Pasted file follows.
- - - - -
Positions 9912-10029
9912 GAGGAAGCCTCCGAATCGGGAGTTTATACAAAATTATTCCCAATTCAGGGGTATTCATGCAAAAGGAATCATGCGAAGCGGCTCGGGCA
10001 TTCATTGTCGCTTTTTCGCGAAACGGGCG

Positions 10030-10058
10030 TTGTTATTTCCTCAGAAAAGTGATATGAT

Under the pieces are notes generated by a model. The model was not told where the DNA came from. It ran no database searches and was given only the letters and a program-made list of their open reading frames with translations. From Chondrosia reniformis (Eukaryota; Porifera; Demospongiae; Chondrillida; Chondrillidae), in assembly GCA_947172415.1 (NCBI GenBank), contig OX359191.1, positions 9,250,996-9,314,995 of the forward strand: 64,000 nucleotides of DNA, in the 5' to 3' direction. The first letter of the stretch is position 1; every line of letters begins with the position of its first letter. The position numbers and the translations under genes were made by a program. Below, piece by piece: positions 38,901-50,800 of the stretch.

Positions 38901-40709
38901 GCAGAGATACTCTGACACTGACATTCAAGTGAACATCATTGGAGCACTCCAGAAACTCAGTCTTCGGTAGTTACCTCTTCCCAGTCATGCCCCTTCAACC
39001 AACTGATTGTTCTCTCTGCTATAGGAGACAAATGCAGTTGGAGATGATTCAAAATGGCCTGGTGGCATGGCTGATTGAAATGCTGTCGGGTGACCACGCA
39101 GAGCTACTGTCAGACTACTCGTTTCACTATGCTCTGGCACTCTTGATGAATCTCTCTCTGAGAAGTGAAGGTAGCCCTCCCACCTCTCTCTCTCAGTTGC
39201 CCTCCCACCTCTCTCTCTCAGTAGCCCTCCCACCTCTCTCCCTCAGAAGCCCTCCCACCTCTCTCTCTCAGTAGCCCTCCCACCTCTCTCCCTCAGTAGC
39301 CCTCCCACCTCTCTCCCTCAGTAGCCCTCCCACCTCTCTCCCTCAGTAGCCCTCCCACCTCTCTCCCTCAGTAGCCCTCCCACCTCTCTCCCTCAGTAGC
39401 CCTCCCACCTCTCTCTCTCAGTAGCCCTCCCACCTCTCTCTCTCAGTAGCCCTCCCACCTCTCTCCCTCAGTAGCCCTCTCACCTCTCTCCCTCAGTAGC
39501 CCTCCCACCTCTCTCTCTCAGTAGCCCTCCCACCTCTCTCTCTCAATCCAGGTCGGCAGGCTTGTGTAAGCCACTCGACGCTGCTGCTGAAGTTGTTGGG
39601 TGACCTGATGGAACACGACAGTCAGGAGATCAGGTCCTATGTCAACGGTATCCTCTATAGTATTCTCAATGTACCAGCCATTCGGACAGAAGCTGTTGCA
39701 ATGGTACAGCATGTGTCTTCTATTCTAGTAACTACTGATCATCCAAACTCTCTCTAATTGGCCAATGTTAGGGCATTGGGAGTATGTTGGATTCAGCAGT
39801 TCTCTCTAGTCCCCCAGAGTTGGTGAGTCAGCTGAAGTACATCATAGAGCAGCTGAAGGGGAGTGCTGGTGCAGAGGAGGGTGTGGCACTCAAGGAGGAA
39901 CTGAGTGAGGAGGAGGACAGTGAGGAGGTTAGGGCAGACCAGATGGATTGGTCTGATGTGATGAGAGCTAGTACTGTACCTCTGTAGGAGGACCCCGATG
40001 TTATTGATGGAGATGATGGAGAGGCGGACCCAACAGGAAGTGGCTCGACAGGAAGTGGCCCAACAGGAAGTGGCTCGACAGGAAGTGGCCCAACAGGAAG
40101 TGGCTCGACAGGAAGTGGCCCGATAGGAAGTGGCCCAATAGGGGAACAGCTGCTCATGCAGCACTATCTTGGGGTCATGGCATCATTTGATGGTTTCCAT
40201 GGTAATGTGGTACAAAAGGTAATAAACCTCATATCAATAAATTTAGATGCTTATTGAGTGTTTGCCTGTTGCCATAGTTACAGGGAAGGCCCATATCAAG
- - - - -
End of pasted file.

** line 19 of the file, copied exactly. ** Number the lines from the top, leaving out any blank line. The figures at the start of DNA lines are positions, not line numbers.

40001 TTATTGATGGAGATGATGGAGAGGCGGACCCAACAGGAAGTGGCTCGACAGGAAGTGGCCCAACAGGAAGTGGCTCGACAGGAAGTGGCCCAACAGGAAG